The byproducts of journalism rarely have value to anyone besides the reporters who gather and assemble the information. (Exhibit A: The troves of spiral notebooks, manila folders and microcassettes left over from my newspaper days, still gathering dust in my garage.)
But more news organizations are discovering that cleaned-up, searchable databases have extra value beyond their journalistic utility — and, better yet, can generate revenue to support even more public-interest reporting.
In February, ProPublica unveiled its Data Store, offering both free and premium data sets to journalists, researchers and corporate clients. Raw data obtained through public records requests can be downloaded gratis; premium data sets polished by ProPublica carry fees ranging from $200 to $10,000.
Roughly four months in, more than 500 data sets have been downloaded from the store, most of which have been the free versions. But the premium data sets have brought in well over $30,000 in revenue, said Richard Tofel, ProPublica’s president.
“The 500 downloads, that’s probably more important from a mission standpoint,” Tofel told me. But those who have paid for the premium sets — so far, mostly companies and consultants from the medical industry — may well become repeat customers down the road, when it’s time to update the data. “I think we would consider it a successful experiment in that sense,” he said.
Data journalism is a specialized, time-consuming skill. It takes a lot of work to find, sort and clean data sets to the point where journalists can meaningfully analyze and report the findings. But once data sets serve their journalistic purpose, they could also have commercial value that, when cashed in, can help defray the expenses of producing watchdog journalism.
The $30,000-plus generated so far by ProPublica’s Data Store by no means covers the costs of reporting and editing a sophisticated investigative project like Dollars for Docs or Prescriber Checkup. Still, as a supplementary revenue stream, it’s enough to at least cover a substantial chunk of a journalist’s salary.
“It’s not a primary revenue source,” said Ryann Grochowski Jones, a ProPublica data reporter who also maintains the Data Store. “But journalism pocketbooks have been on the decline, so it’s encouraging to see that this is a potential revenue-maker.”
Another way to capture value from databases is to monetize attention, as The Texas Tribune has done since 2011 by attaching Google microsurveys to its more popular data apps. Tribune visitors who aren’t logged on to the site must first complete a short consumer survey (or share the page on Google Plus) before they can view the details of a state employee’s salary or a prison inmate’s conviction.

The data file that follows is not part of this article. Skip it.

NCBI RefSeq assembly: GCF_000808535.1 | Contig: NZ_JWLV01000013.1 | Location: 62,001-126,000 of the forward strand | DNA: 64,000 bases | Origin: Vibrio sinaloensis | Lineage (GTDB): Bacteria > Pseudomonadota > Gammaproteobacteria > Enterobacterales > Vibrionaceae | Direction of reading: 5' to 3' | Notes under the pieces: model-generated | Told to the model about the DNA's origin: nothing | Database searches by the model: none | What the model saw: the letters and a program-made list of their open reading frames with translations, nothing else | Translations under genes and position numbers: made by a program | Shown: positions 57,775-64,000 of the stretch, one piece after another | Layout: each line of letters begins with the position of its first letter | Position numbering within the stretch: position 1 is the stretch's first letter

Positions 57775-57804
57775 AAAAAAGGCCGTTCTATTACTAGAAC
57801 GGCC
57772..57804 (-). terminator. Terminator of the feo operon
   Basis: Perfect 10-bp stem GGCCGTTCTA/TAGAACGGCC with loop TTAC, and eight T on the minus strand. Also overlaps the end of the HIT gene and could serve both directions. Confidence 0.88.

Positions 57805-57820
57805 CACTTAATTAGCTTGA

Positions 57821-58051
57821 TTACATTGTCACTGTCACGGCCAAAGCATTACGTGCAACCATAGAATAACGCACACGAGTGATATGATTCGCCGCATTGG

The microsurveys — which earn the Tribune a nickel for each question answered — don’t pop up on data projects already funded by a specific grant, like the Public Schools Explorer. But by attaching the surveys to click-magnet databases including government employee salaries and prison inmates, the Tribune collects thousands of dollars in monthly revenue (in June 2014, survey revenue added up to $17,565).
Monthly pageviews for the Tribune’s salary database, by far the site’s most popular data app, dropped by about 15 percent after the microsurveys were introduced in August 2011, according to Rodney Gibbs, the Tribune’s chief innovation officer. And as a whole, databases account for a smaller percentage of the site’s overall traffic than they did three years ago, although Gibbs said other factors contribute to that trend: The Tribune’s growing editorial staff is producing more stories and video content, and the initial novelty of its data library has worn off.
Still, the question beckons: Is the microsurvey revenue worth a dip in traffic? Gibbs said data apps require frequent updating and maintenance, and the surveys help the site recoup staff costs while keeping the data free to all.
“Without a doubt, it’s a desirable catalog of content,” Gibbs said. “We have to monetize that somehow. So far, [the Google surveys] have been the least intrusive, most mission-compliant way to do that.”
In San Diego, investigative news site inewsource found yet another way to capture the value of data-driven reporting: trading expertise for office space. For nearly three years, inewsource has shared its content with KPBS, the city’s public radio and TV station, as part of a swap that allows the small nonprofit to operate independently out of the KPBS newsroom.
“We both knew this was valuable,” said Lorie Hearn, inewsource’s executive director and editor. “We basically cut a deal that said they would give us space in their newsroom in exchange for our content.”
However you capture its value, data journalism clearly has worth beyond its primary investigative purpose. That’s something news outlets of all stripes should keep in mind as they search for diverse revenue streams to ensure their long-term survival.
“In the end, we are making a product,” Grochowski Jones said. “Just like people make a television report or a newspaper or a radio piece, our databases are a finished product. We put time and work and certainly money into it. So I’m really happy with the balance we’ve struck, and it’s heartening to see that people — others outside of journalism, as well — are willing to pay for the hard work we’ve put into it.”
This post originally appeared on NewsBiz.